A $54 million treasure from the Civil War might just have been discovered
There's no story more captivating than a hunt for hidden treasure. Just think about how many books, films and TV shows are concerned with the business of adventurers seeking some all-important treasure which will make them rich beyond their wildest dreams. For those of us stuck in the nine-till-five rat race, the idea of suddenly taking off in search of some expensive buried trinket is especially appealing, particularly when finding it means that we'll never have to work again.
But unfortunately, the reality in most cases is that there is no hidden treasure for us to find, and even if there is then it tends to be, you know, pretty well hidden. Which stands to reason. However, over in Elk County in Pennsylvania, it's a different story. There, a local legend could soon be proven true and a vast pile of gold might just be on the cusp of finally being discovered.
For many years, historians and archaeologists have scoured the countryside surrounding the unincorporated community of Benezette, in the northwest of the state, trying to find an alleged Union shipment of gold that may have been lost during the American Civil War near Dents Run in June of 1863. According to historical accounts, the gold bars represented federal assets that Union troops wanted to move from Wheeling, West Virginia, northeast through Pennsylvania, to pay their soldiers. The wagon train caravan travelled via Ridgway and through St. Mary’s. This was the last time the gold was seen. Union forces later stumbled upon the dead bodies of seven of the wagon's 10 guards, as well as the train cars. But the gold had vanished into thin air.
According to some historians, the 19th-century wagon train was laden with around 52 bars of gold, each weighing approximately 50lbs each. This hoard would be worth approximately $54 million today when adjusted for inflation. That means that if you're lucky enough to stumble upon the loot then you'll be set for the rest of your life. However, the search for the gold has been met with failure, although that hasn't stopped treasure hunters from seeking out the stash. Now, the legend of the Dents Run gold has a new twist. Reportedly, a cabal of FBI agents and numerous state officials have descended upon the Benezette township and have been seen excavating a dig site off Route 555.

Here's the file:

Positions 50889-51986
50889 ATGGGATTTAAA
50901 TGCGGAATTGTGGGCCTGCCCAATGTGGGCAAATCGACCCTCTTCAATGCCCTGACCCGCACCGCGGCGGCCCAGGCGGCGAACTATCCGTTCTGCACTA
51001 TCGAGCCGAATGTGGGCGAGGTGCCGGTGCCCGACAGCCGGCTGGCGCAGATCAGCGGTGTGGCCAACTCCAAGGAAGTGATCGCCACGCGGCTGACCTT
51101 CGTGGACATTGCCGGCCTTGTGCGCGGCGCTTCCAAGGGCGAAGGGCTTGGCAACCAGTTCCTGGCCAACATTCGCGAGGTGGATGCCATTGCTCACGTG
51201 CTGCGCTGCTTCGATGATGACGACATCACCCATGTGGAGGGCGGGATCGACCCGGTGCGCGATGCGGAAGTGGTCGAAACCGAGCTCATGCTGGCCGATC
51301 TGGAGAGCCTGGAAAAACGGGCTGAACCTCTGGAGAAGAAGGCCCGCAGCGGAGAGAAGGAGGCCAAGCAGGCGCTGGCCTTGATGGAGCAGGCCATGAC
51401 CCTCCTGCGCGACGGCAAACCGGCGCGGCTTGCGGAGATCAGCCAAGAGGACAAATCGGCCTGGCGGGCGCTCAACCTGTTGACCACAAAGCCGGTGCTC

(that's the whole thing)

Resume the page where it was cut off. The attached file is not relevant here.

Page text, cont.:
The bureau's representatives have not been open about what their intentions are, but the geographic location of the dig, as well as the scale of the excavation, has led many people to speculate that the FBI might have picked up a new lead in tracking down the 154-year-old fortune. FBI spokesperson Nora Scheland claims that the agents were conducting a court-authorised law enforcement activity and there is no threat to the public.
Local historian James Burke, a member of the Mount Zion Historical Society who has been searching for the gold for many years, stated in a CNN interview that: "Every once in a while there's a new piece of the puzzle ... And then you think, 'Well, maybe there is something to this thing' ... I was a little bit shocked when I heard ]of the search] ... there have been numerous people over the past 20 or 30 years travelling up and down the mountains looking for the gold ... There had to be some credible evidence to convince them that there might have been gold there ... The fact that they got a court order to go in there and do a dig - that might have been based on some evidence that they had."
Three men survived to tell the tale of the fateful wagon train journey through war-torn America: men named O’Rourke, Conners and Castleton, who walked out before the wagon train was seized. All three fought again in the Civil War, but Conners alone survived. After the end of the conflict, a drunk Conners would reportedly brag to other barflies that he knew the location of buried gold in the hills of Pennsylvania, but died building roads in California before he could ever claim the supposed treasure.
In the late 19th century, the Pinkerton Detective Agency allegedly surveyed the area to try and recover the missing fortune and apparently found three gold bars. Many of the detectives who left the agency later returned to the area and searched fruitlessly for the vast riches. Today, the search is largely in the hands of Finders Keepers, a local detectorist community who claim to have found their own dig site in 2012 - but were denied a permit to excavate federally-owned land.
Dennis Parada, a member of Finders Keepers, was elated when he recovered what he thought were Civil War artefacts near Dents Run, including "a bullet shell, knives, animal traps, zinc mason jar lid, tin cans, bones (human or animal), a whiskey bottle, campfire pit, and a lot more." However, later an archaeological examination proved them to be camp debris from the 1880s at the earliest.
Despite this setback, Parada and his fellow treasure-hunters remain undeterred. "I’m not going to quit until it’s dug up,” Parada told the Pittsburgh Post-Gazette. "And if I die, my kid’s going to be around and make sure it’s dug up. There’s something in there and I’m not giving up." It's easy to scoff, but who knows? Maybe one day the treasure will be found after all and the person who finds it will become exceedingly rich indeed.